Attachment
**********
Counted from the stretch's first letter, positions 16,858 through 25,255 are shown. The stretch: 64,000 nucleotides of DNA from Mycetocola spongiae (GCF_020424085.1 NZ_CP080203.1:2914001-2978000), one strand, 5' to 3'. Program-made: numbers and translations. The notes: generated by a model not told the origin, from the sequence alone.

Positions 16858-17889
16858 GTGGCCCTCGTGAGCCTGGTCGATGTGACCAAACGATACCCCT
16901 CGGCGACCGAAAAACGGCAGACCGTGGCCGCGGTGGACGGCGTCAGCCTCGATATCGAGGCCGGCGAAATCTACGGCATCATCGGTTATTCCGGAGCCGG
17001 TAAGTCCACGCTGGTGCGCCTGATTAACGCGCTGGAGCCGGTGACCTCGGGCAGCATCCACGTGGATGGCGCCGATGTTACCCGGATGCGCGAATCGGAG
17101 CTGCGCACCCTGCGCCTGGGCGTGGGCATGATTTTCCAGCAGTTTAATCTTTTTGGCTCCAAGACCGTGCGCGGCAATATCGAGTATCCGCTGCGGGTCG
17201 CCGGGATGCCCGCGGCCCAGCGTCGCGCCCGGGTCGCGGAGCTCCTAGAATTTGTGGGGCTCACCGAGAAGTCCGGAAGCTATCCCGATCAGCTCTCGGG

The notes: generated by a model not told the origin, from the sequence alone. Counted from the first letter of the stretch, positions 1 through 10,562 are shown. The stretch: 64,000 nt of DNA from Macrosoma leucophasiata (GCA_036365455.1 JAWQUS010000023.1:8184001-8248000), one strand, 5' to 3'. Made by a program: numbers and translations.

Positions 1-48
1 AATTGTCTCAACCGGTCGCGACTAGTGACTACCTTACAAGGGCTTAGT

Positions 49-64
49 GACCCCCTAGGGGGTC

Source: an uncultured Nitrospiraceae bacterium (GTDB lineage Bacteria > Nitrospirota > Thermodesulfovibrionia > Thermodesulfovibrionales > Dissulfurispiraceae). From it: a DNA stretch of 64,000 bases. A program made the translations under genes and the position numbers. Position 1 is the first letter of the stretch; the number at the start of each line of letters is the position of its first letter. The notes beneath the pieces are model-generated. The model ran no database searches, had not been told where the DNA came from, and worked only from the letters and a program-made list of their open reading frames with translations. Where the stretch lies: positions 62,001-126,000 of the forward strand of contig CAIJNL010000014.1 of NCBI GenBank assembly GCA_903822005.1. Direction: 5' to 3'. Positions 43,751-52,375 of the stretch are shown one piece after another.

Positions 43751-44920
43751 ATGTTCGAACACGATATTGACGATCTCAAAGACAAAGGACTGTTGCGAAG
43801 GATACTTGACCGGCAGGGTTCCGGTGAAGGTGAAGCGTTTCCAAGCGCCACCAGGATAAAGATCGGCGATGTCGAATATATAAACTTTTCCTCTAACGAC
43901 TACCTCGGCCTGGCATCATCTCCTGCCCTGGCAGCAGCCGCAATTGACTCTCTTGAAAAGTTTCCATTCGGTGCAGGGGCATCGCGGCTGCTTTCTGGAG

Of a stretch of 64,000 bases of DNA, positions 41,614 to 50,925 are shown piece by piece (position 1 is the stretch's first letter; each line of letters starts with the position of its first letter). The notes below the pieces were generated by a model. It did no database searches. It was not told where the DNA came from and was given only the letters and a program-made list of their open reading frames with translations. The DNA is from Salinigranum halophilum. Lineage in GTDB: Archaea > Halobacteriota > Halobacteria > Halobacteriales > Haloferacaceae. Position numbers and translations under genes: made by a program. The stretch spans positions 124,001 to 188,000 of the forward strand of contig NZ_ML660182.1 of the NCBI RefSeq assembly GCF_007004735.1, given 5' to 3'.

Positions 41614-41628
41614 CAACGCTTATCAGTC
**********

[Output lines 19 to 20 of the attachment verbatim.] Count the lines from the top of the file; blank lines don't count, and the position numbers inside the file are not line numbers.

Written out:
Positions 41614-41628
41614 CAACGCTTATCAGTC